Very recently I've begun to see that being a part of religion and being an agnostic aren't positions that cancel each other out.  I'd long read of priests and other religious leaders who have discussed their own struggles with faith, but dismissed the idea that one could permanently be in a state of unknowing and still consider themselves completely a member of their faith.  I also was well aware that faith itself is a state often described as "a belief held while acknowledging that belief's lack of proof, but still holding that belief as true."  Isn't agnosticism then a variation of faith, a belief that there is no proof for, but a hope that there is some truth (or truths) out there that explains it all?  To quote Special Agent Scully questioningly quoting Special Agent Mulder, "I want to believe."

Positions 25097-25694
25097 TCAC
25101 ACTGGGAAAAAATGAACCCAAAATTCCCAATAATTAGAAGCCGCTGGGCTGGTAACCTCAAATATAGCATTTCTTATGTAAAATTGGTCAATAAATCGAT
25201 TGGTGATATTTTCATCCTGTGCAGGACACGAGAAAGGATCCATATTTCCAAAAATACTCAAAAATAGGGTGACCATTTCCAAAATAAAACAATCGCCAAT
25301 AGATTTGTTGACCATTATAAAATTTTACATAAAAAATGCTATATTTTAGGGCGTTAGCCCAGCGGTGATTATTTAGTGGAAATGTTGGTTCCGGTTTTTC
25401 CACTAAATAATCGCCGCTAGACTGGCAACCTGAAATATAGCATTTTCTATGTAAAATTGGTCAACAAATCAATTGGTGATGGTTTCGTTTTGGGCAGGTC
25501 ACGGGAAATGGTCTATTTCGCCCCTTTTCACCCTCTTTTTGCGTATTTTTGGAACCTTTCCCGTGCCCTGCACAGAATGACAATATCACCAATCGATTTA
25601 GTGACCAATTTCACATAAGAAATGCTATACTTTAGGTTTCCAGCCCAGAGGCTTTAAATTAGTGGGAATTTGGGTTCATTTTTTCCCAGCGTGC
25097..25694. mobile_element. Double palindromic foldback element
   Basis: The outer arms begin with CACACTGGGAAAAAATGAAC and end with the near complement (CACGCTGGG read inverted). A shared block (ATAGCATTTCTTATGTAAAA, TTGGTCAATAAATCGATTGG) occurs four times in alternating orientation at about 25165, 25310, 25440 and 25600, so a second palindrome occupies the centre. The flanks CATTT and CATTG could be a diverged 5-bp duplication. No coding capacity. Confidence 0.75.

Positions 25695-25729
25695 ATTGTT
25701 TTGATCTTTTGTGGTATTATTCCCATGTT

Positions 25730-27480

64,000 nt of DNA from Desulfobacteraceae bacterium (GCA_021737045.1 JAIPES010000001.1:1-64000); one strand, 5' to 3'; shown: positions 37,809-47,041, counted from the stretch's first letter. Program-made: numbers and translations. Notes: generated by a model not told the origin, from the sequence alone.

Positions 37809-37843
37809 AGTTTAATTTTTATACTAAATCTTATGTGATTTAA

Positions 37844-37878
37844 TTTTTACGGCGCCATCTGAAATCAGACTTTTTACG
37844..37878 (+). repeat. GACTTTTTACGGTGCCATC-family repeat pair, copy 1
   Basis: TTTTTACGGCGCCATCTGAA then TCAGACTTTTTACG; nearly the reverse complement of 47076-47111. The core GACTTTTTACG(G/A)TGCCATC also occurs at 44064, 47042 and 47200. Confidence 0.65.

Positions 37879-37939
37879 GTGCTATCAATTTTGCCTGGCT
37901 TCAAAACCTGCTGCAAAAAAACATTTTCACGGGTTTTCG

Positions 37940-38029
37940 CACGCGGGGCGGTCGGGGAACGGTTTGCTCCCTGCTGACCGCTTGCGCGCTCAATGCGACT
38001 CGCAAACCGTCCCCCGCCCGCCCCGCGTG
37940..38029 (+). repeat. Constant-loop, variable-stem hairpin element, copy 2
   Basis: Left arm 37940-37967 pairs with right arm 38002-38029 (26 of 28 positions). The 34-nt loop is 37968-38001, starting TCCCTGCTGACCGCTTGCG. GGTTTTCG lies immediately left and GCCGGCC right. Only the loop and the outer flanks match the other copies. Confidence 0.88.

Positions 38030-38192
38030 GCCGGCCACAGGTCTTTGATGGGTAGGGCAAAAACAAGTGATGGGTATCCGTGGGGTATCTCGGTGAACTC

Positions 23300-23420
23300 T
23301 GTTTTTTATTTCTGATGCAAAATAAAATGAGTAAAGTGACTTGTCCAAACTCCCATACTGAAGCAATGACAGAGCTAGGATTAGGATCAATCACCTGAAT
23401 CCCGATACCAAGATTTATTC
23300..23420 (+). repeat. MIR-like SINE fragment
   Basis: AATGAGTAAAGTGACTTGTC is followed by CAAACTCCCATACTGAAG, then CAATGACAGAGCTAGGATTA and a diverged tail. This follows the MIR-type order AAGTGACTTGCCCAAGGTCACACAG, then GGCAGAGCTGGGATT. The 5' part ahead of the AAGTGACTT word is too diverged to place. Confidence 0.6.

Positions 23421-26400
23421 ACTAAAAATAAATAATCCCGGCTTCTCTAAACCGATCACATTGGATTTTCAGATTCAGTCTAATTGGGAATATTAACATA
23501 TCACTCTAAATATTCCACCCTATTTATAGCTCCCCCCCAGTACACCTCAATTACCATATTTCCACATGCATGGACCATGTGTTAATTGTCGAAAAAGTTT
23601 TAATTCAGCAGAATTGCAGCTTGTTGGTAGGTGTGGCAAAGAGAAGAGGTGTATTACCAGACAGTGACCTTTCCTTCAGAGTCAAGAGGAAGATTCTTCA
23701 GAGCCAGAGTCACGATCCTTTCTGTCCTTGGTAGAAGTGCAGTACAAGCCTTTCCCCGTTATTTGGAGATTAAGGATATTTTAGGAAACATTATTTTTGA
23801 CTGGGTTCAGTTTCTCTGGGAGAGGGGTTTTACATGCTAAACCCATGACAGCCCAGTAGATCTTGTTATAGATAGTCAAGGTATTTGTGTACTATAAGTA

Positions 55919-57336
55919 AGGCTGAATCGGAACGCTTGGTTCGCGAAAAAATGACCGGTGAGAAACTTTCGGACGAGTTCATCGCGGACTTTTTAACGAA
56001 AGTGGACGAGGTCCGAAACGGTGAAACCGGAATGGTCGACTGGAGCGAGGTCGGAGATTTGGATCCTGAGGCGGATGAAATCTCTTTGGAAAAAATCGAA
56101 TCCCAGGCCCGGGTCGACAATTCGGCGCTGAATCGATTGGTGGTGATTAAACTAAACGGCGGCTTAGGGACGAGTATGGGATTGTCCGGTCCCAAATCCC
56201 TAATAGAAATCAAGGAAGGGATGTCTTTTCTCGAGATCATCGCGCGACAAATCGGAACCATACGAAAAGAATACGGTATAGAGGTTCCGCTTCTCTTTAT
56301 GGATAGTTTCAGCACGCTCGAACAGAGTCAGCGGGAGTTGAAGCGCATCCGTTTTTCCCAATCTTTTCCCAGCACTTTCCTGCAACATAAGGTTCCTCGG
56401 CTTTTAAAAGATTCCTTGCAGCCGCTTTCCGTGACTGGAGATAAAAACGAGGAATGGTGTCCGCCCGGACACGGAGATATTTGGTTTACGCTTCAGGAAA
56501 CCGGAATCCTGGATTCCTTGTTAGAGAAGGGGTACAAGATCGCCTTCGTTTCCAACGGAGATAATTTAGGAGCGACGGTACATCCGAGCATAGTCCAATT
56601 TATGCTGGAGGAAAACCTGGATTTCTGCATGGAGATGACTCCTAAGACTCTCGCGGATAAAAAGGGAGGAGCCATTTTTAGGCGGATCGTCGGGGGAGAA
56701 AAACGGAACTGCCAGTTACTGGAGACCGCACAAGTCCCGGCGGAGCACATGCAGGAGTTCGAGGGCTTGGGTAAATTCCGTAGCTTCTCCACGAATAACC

Since July, I've been attending church regularly.  Not the denomination I grew up in, but one not too far removed.  This denomination is one of the two my partner follows (being a child of an interfaith household perhaps predispositions folks at an early age to be open to the 'yes, and' or 'yes, also'), and it allows me to have my cake and eat it too, in that it has a lot of the old timey ritual and history and art and music I like with the new timey progressive acceptance of queers and women and other religious practices I need.  It fascinates me that some of the older denominations established in the US are among the most progressive.  We shudder mock-dramatically about how repressive and strict and cold those Puritans were, but many of the churches they founded today have an entirely different bent.